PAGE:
Author Topic: Pattern for a small oscillating steam engine  (Read 6154 times)

PatJ

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Pattern for a small oscillating steam engine
« on: November 27, 2013, 04:15:05 PM »
Here is a pattern I made for a small oscillating steam engine a few years ago.

The original pattern was modeled in 3D, and printed in plastic on a 3D printer.

The pattern was then filled with Dap multipurpose spackling compound, and painted with Krylon spraypaint (because I had some on the shelf, most pattern makers use another product, the name of which eludes me at the moment, getting old, shellac perhaps?).
The filler added some curvature to the surfaces, and helped get some draft angle to make pattern release from the sand easier.

The sand used was petrobond.

The pattern was coated with paste wax (wipe it clean, don't leave wax residue on it) to allow it to release cleanly from the petrobond.

This was one of my first casting efforts, and I had a little gassing, but overall, it was a good learning effort.
« Last Edit: November 27, 2013, 04:21:36 PM by PatJ »

PatJ

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Re: Pattern for a small oscillating steam engine
« Reply #1 on: November 27, 2013, 04:20:04 PM »
I did not have much draft angle on the sides, but the pattern pulled ok after I put screws in the bottom, and tapped it in all directions to get a little clearance around the pattern, and to help break the sand from the pattern.

Just before pulling the pattern from the sand, I sort of walk it around in the tiny clearance beteen the sand and the pattern to sort of firm up the sides of the mold.

Here are the rusults.

Like I said, one of my first attempts at casting, so anything at all would have been ok with me.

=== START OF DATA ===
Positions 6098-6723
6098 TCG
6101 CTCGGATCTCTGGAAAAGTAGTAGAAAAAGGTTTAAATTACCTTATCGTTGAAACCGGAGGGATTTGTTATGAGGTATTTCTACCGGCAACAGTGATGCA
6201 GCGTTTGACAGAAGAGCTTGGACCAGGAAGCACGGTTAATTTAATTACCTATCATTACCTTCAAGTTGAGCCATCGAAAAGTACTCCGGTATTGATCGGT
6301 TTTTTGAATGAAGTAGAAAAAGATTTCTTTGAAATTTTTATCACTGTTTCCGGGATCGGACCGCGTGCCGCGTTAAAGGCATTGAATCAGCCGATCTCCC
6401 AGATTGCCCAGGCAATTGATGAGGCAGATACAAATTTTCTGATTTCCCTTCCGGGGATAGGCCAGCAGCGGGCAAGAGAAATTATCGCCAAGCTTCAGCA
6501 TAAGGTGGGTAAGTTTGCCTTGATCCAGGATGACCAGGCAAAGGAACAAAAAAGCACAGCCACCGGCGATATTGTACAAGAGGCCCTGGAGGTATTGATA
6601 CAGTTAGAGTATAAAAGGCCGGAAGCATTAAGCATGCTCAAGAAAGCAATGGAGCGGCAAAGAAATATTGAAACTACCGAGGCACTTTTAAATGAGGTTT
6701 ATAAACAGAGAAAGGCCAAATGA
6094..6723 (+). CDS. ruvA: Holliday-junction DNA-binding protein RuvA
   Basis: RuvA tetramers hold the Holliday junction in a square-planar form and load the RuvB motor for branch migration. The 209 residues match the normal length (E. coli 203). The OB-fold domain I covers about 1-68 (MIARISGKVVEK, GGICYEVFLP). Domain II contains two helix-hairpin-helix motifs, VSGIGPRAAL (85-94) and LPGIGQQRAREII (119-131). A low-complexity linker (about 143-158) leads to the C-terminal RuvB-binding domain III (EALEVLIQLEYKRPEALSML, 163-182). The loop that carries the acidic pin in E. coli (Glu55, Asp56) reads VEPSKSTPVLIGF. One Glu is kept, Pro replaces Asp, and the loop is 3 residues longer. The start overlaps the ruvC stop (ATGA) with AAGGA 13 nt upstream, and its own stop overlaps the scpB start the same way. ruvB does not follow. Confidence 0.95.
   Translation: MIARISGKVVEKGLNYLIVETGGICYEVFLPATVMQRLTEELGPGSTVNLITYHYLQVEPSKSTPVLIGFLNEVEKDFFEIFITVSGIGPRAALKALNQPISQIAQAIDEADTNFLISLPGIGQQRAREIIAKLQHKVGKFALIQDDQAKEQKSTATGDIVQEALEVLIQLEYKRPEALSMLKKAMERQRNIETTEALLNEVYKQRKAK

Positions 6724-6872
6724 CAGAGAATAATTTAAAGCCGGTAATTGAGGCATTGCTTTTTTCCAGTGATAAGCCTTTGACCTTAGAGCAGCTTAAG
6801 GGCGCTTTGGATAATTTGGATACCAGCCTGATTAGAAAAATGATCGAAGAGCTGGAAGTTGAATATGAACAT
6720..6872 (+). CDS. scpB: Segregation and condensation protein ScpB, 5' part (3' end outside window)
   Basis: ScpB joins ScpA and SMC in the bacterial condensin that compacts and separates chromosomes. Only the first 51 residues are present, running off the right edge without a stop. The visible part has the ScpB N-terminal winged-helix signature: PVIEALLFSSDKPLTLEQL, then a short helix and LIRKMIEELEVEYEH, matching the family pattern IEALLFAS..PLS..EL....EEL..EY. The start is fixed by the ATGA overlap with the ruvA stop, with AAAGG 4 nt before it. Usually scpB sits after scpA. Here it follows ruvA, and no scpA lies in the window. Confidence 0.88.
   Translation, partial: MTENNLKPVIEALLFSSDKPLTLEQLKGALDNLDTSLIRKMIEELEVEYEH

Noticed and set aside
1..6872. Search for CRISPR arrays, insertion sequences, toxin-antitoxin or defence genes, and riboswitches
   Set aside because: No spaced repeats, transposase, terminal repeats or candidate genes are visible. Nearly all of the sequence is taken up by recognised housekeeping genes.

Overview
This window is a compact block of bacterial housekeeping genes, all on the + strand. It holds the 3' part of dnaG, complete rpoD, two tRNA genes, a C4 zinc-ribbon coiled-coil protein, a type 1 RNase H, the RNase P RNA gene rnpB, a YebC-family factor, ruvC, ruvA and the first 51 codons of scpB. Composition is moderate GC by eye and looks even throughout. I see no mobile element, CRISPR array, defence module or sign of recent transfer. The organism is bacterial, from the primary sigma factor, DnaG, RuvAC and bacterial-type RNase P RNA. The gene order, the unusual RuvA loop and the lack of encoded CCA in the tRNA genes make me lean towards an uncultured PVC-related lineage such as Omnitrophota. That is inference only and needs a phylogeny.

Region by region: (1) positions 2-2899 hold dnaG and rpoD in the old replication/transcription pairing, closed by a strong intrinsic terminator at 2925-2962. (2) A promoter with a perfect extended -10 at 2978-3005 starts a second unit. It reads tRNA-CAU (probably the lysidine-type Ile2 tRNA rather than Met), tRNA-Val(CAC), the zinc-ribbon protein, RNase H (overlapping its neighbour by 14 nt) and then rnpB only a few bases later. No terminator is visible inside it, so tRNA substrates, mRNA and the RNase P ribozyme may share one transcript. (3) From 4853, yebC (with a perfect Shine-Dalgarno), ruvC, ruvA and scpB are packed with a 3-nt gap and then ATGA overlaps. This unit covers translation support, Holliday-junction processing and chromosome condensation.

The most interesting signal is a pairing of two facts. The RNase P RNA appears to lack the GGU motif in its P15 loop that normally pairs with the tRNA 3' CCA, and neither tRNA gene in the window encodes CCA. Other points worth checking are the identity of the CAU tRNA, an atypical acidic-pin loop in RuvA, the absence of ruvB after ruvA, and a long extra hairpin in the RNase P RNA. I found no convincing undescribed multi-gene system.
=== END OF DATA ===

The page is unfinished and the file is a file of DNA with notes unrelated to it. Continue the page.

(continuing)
PatJ

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Re: Pattern for a small oscillating steam engine
« Reply #2 on: November 27, 2013, 04:24:01 PM »
This is a bar stock version of the same engine.

I stuck my hand in there to give a sense of scale.

Offline b.lindsey

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Re: Pattern for a small oscillating steam engine
« Reply #3 on: November 27, 2013, 04:45:33 PM »
Very nice Pat. Did you make one from the casting as well? I have know about the use of 3D printing for patterns for some time now, but yours are the first I recall actually seeing. Looks like they turned out quite well too.

Bill

PatJ

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Re: Pattern for a small oscillating steam engine
« Reply #4 on: November 27, 2013, 05:14:53 PM »
Bill-

I have been in the learning curve since 2009, trying to learn machining, engine design and assembly, and more recently setting up a foundry and learning how to use it.

My tiny little brain has been through extreme confusion on many fronts about model making, how is it best done, how do I want to do it, etc.
Luckily my brain is so small that it does not have enough critical mass to self-explode, or else it would have already.
(Less is more as they say).

A good description of my efforts would be a blind man stumbling through a mine field that is littered with boulders.
You get the idea.

So no, I never built the engine from castings because once I learned 3D modeling, I wanted to take an entirely new approach to modeling, which is to create 3D models from scratch, with the design taylored for making patterns and then castings.

I had to toss everything about bar stock construction that I had learned over a two year period and "think outside the bar" to coin a phrase.

So my attempts now are for engines with cast passages, etc.
I don't like to drill passages, and I really only want minimal machining and finishing after the castings are made.

I have yet to complete a cast engine, but I have one in the works, and NAMES is approaching fast, so we shall see if the weather and the modeling gods will smile on me or cast me into the gates of foundry hell (foundry work can go either way).


PatJ

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Re: Pattern for a small oscillating steam engine
« Reply #5 on: November 27, 2013, 05:20:47 PM »
I have found that the best way to make a 3D printed pattern of high quality is to send it to a place in Knoxville TN that has a high-dollar 3D printer that uses powder deposition that is fused together somehow.

The 3D printers that use the plastic extrusion process are not ready for prime time (in my humble opinion), and are a waste of time and money until they improve.

My ultimate goal is to make patterns hand made in wood, but for small models with lots of tiny details, the high-resolution printing is really the way to go if you want the ultimate patterns.  3D printed patterns are not very strong or durable though, so best to cast them in bronze if you intend to reuse them indefinitely.

Offline metalmudler